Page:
Designs - Nice in Stripes
Look Is Expanding The Appeal Of Promotional T-shirts
The stripe look is expanding the appeal of promotional T-shirts.
From thin to thick, stripes have always been a style staple. On occasion, they’ll take a backseat in fashion, only to be revived brighter and bolder than before. This year, designers such as DKNY and Tommy Hilfiger incorporated more multicolored stripes onto the runway, reminding the world that stripes can appeal to a wide variety of consumers.
When you consider how many ways shirts with stripes can be employed, it makes sense that stripes continue to gain converts, particularly in the promotional market. Distributors can find stripes on many different apparel products and accessories, but for apparel, the pattern is in higher demand on products such as the venerable T-shirt, which accounts for about a quarter of overall promotional products sales.
“People are more likely to have a little more fun with their wardrobes during the warmer months, and stripes are a great way to inject a little playfulness without being over the top,” says Albert Samuels, senior merchandiser at Alternative Apparel (asi/34850).
This trend toward stripes, suppliers say, provide distributors with a unique spin on T-shirts that they can provide to clients. While many traditional buyers will gravitate toward white, black and grey T-shirts, other progressive buyers looking to appeal to a more fashionable consumer, can go with a striped look – something that’s much more prevalent in the supplier catalogs today than they had been in previous years.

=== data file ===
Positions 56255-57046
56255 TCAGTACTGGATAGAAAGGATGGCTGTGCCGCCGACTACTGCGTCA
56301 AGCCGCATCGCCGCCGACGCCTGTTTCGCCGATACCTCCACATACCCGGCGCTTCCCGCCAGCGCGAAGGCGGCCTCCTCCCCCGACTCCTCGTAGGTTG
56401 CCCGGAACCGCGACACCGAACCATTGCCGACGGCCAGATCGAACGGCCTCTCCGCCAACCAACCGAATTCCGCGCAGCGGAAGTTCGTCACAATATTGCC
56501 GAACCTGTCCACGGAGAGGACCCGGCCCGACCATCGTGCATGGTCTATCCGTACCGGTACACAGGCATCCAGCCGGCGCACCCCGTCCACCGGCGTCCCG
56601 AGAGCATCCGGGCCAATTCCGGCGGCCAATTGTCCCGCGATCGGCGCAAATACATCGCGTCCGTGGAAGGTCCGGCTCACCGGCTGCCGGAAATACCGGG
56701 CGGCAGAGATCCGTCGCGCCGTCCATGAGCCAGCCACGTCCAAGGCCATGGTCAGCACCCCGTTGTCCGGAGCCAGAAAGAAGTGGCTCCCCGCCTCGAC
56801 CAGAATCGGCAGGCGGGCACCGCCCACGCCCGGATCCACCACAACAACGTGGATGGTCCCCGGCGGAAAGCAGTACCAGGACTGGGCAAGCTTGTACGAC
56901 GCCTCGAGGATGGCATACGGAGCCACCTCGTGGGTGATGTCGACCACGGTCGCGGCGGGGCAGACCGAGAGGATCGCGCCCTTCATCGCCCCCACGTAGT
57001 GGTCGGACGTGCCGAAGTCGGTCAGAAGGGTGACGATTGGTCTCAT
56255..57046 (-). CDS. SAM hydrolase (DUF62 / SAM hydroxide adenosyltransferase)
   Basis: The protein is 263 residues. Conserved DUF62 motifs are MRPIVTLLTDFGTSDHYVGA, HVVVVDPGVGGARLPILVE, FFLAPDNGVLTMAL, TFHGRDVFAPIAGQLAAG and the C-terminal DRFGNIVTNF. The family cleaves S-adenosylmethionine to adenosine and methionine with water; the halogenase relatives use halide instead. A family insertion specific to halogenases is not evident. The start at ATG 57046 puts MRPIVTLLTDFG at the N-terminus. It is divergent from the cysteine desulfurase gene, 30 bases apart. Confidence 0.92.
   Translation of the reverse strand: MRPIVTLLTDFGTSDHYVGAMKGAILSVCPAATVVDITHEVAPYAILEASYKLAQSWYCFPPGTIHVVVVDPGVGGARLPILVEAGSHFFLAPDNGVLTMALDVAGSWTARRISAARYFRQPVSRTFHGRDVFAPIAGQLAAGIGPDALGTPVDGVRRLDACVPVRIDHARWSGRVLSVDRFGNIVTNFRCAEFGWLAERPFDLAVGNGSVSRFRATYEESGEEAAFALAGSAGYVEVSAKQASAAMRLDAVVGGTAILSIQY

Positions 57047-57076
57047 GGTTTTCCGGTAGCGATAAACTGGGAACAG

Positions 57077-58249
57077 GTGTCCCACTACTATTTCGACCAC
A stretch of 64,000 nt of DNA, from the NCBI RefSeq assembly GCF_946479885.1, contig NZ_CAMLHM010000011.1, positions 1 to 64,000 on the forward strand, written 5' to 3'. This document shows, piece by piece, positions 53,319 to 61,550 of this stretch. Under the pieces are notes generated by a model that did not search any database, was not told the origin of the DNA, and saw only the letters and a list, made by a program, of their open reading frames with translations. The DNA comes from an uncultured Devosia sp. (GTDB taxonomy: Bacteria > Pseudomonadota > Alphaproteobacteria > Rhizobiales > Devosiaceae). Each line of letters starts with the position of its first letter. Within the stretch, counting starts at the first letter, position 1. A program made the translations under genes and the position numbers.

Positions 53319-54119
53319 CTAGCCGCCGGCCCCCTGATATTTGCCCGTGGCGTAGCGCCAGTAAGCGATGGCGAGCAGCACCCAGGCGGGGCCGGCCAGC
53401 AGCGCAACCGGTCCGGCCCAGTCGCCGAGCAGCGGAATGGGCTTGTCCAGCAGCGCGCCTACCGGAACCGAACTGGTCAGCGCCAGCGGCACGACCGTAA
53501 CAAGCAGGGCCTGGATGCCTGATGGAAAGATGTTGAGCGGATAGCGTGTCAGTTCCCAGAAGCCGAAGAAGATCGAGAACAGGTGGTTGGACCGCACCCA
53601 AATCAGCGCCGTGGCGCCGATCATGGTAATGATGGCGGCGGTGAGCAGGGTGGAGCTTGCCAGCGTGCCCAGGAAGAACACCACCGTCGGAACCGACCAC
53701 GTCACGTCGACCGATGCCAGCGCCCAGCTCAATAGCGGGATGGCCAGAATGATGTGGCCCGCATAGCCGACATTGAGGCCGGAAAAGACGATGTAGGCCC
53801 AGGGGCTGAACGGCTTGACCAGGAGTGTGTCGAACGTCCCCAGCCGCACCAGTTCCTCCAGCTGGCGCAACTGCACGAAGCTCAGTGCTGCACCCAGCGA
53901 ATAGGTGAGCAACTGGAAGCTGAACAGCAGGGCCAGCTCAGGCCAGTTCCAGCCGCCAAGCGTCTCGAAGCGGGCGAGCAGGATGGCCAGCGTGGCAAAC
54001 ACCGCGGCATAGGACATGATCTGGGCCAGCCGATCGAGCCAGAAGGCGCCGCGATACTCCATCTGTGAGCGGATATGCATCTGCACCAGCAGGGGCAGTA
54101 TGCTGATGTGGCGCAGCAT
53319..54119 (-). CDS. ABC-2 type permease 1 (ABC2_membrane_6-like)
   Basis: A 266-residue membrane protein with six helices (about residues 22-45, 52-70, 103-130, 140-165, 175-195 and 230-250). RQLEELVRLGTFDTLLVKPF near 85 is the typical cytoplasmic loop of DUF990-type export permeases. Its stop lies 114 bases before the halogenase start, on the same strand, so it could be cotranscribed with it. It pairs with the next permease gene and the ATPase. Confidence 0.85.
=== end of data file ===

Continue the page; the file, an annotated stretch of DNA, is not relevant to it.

Stripes are also a good way to mix things up in a consumer’s wardrobe without being drastic. “It’s about simplicity, wearability and being just the right amount of different to increase long-lasting impressions,” says Mark Robinson, vice president of imprintable sales at Alternative Apparel. Stripes often add that little something extra.
When it comes to printing on stripes, subtle-yet-noticeable designs are essential. Robinson says stripes tend to work best with one- or two-color artwork – the key being you don’t want the artwork disappearing in the stripes.
“Screen printers are more comfortable with printing on stripes now,” says Margaret Crow, director of marketing at S&S Activewear (asi/84358), in part because the current trend for embellishments and designs is less about being precise and more about stretching all over the garment.
“Now is the time to suggest stripes to all markets because your customers may not be thinking of stripes as an option,” Crow adds.